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The Eric Factor: Man shares his chilling story of survival during extreme cold

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On Friday, I took a phone call in the Weather Center by a man who asked if I wanted to hear a story about his first-hand experience of almost dying in the cold. We chatted on the phone for twenty minutes or more. Here is Chuck Ford’s story.

“This all happened one night back in 1978. It was January or February.” Chuck recalls going out bar-hopping in Mercer County, Illinois with two friends. Nothing too out of the ordinary for the young guys. New Boston, Aledo, and Joy were stops on their ‘small-town tour.’ But while the guys were inside, the weather was changing outside…and very quickly! “Snow started coming down but we didn’t think anything of it.” As the winds whipped up, the three guys plowed through the snow drifts in an Oldsmobile. Chuck recalls feeling invincible. But it all changed in an instant. “This one snow drift caused the tires to come up from the pavement and we were immediately stuck. There wasn’t any way we were going to get going again.” Conditions deteriorated rapidly. “It was getting so bad, snow was coming through the little crack between the top of the window and the metal strip. You couldn’t see anything outside.”

But it’s 1978. These were the days before cell phones. When you were stuck, you were stuck…alone. And one of the three guys in Chuck’s car only had moccasins on! “It was 50 degrees when we started the evening! We couldn’t fathom what was about to happen.”

“Most people think frostbite is what will kill you in weather like this. But they’re wrong. The cold shuts your brain off.” Chuck and Brian decided they needed to go get help. They left their friend Jerry and set out to find anyone who could help them out. Staying in the car wasn’t an option for them, Chuck saying they thought they would die there in the car. So they bundled up as best they could and walked down the road. “Thankfully there were two of us. After a while, your body just gets so cold, you just want to go to sleep. I think that’s what kills most of these people. They think they can make it, but the cold temperature just makes you want to take a break and lay down.”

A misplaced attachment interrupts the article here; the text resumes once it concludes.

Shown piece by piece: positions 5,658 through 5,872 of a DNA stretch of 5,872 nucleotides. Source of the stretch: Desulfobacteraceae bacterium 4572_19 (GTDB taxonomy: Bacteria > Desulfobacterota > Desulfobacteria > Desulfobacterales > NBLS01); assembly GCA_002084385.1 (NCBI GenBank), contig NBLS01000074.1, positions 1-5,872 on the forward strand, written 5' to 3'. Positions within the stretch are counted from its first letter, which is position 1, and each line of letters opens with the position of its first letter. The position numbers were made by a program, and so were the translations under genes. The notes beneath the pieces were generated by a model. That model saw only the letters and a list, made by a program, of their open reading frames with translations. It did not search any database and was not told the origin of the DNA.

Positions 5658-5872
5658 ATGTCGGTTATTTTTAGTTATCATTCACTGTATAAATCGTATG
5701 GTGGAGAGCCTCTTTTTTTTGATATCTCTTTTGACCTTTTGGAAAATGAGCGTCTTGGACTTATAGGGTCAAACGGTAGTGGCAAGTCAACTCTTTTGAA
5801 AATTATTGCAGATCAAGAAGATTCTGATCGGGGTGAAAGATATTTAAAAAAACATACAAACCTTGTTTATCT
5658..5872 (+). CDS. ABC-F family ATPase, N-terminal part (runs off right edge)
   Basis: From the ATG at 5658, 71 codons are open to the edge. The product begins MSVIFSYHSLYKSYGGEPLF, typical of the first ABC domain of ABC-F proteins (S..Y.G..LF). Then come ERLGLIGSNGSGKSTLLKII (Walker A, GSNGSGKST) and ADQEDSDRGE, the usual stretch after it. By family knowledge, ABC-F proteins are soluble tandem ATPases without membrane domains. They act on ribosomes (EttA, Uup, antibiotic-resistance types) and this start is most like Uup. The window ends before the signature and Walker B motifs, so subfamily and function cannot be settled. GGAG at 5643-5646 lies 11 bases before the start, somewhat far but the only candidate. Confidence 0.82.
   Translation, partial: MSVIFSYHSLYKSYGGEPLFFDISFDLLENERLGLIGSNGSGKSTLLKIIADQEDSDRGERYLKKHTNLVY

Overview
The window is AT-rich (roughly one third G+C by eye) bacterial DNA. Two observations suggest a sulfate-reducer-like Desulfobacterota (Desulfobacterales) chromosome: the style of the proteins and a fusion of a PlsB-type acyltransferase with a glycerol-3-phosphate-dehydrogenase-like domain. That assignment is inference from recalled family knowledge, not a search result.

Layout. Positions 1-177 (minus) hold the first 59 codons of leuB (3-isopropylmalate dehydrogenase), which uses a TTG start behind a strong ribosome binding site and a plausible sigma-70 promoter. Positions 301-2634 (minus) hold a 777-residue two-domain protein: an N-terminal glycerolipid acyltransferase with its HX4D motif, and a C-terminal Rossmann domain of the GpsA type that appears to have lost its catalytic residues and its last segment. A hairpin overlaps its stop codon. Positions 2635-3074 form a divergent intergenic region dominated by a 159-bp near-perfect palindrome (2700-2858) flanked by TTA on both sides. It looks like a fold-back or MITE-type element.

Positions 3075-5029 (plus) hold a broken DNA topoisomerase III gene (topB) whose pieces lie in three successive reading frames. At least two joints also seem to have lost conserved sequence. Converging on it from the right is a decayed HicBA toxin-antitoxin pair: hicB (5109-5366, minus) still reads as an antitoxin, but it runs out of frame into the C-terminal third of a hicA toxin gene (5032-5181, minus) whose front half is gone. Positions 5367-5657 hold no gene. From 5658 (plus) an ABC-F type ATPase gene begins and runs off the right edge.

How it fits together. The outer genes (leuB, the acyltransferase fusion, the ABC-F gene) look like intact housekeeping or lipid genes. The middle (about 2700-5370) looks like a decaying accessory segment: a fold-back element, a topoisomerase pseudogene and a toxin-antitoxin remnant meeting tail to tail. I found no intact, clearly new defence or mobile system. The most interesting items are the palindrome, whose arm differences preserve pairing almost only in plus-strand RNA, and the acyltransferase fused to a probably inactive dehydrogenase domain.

I asked him how did they keep going.

“We walked hand-in-hand. And damn near expired.”

Winter travel becomes more dangerous outside of cities and towns.

Winter travel becomes more dangerous outside of cities and towns.

They found a farm house but as luck would have it, no one was home. “I knew we had to get inside so I used every bit of my energy and knocked the door in.” Once inside, they stripped down. “My skin was literally hard. I remember rubbing my skin with my hands and having frost come off.” He recalls looking at Brian once they got undressed. “The right side of his face was all swelled up. He looked disfigured.” They called Paramedics who told them to warm up slowly and they did that by sitting in front of an open oven.

Sheriff’s Police dispatched snowmobiles to the road where they left their buddy Jerry in the Oldsmobile. The car was almost buried by the time they arrived. Thankfully, he was okay.

I asked Chuck how long it took to get back to normal. He joked that his buddies toasted with a couple of beers the next day. “I got big blisters on my legs…about the size of half dollars. Eventually, they went away.”

A crazy story about survival on a country road in Western Illinois. But when I pressed him on why he was sharing it with me, he said “to let others know to be careful.”

Nowadays, he carries winter equipment in his truck. “People don’t realize how dangerous this can be. We almost didn’t make it. Now we all have cell phones, but still. If you go out in bad weather, you’re really taking a chance.”

Definitely something to think about! With Wind Chills dipping below -35 like on Sunday night, skin could freeze in as little as ten minutes.

-Meteorologist Eric Sorensen

Potential wind chills early Sunday morning. Frostbite is likely in 10 minutes.

Potential wind chills early Sunday morning. Frostbite is likely in 10 minutes.